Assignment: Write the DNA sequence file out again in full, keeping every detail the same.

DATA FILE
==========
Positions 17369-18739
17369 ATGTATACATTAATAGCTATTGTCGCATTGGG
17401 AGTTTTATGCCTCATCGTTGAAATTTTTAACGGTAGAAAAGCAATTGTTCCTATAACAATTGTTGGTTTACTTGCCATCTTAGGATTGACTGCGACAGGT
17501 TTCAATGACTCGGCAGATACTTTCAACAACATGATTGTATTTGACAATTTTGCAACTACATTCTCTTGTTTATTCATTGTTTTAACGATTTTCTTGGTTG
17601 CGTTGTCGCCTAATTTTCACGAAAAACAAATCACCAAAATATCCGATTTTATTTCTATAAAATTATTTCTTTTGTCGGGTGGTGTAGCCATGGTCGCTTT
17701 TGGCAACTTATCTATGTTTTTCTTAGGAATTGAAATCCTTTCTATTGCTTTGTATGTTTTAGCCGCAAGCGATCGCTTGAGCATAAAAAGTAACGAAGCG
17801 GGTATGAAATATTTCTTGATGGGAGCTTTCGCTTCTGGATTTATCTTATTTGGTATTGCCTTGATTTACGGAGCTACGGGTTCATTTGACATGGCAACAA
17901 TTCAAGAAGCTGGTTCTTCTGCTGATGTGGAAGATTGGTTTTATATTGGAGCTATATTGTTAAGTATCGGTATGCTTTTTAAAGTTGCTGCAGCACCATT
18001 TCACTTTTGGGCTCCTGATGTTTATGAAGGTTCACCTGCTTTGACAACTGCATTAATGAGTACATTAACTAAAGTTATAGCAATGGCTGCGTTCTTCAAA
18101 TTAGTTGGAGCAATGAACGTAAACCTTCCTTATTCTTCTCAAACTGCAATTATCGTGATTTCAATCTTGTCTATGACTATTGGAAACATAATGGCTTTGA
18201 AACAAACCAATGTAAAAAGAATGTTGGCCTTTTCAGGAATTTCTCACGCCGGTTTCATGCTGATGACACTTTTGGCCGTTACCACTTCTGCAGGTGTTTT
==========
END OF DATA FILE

Positions 17369-18739
17369 ATGTATACATTAATAGCTATTGTCGCATTGGG
17401 AGTTTTATGCCTCATCGTTGAAATTTTTAACGGTAGAAAAGCAATTGTTCCTATAACAATTGTTGGTTTACTTGCCATCTTAGGATTGACTGCGACAGGT
17501 TTCAATGACTCGGCAGATACTTTCAACAACATGATTGTATTTGACAATTTTGCAACTACATTCTCTTGTTTATTCATTGTTTTAACGATTTTCTTGGTTG
17601 CGTTGTCGCCTAATTTTCACGAAAAACAAATCACCAAAATATCCGATTTTATTTCTATAAAATTATTTCTTTTGTCGGGTGGTGTAGCCATGGTCGCTTT
17701 TGGCAACTTATCTATGTTTTTCTTAGGAATTGAAATCCTTTCTATTGCTTTGTATGTTTTAGCCGCAAGCGATCGCTTGAGCATAAAAAGTAACGAAGCG
17801 GGTATGAAATATTTCTTGATGGGAGCTTTCGCTTCTGGATTTATCTTATTTGGTATTGCCTTGATTTACGGAGCTACGGGTTCATTTGACATGGCAACAA
17901 TTCAAGAAGCTGGTTCTTCTGCTGATGTGGAAGATTGGTTTTATATTGGAGCTATATTGTTAAGTATCGGTATGCTTTTTAAAGTTGCTGCAGCACCATT
18001 TCACTTTTGGGCTCCTGATGTTTATGAAGGTTCACCTGCTTTGACAACTGCATTAATGAGTACATTAACTAAAGTTATAGCAATGGCTGCGTTCTTCAAA
18101 TTAGTTGGAGCAATGAACGTAAACCTTCCTTATTCTTCTCAAACTGCAATTATCGTGATTTCAATCTTGTCTATGACTATTGGAAACATAATGGCTTTGA
18201 AACAAACCAATGTAAAAAGAATGTTGGCCTTTTCAGGAATTTCTCACGCCGGTTTCATGCTGATGACACTTTTGGCCGTTACCACTTCTGCAGGTGTTTT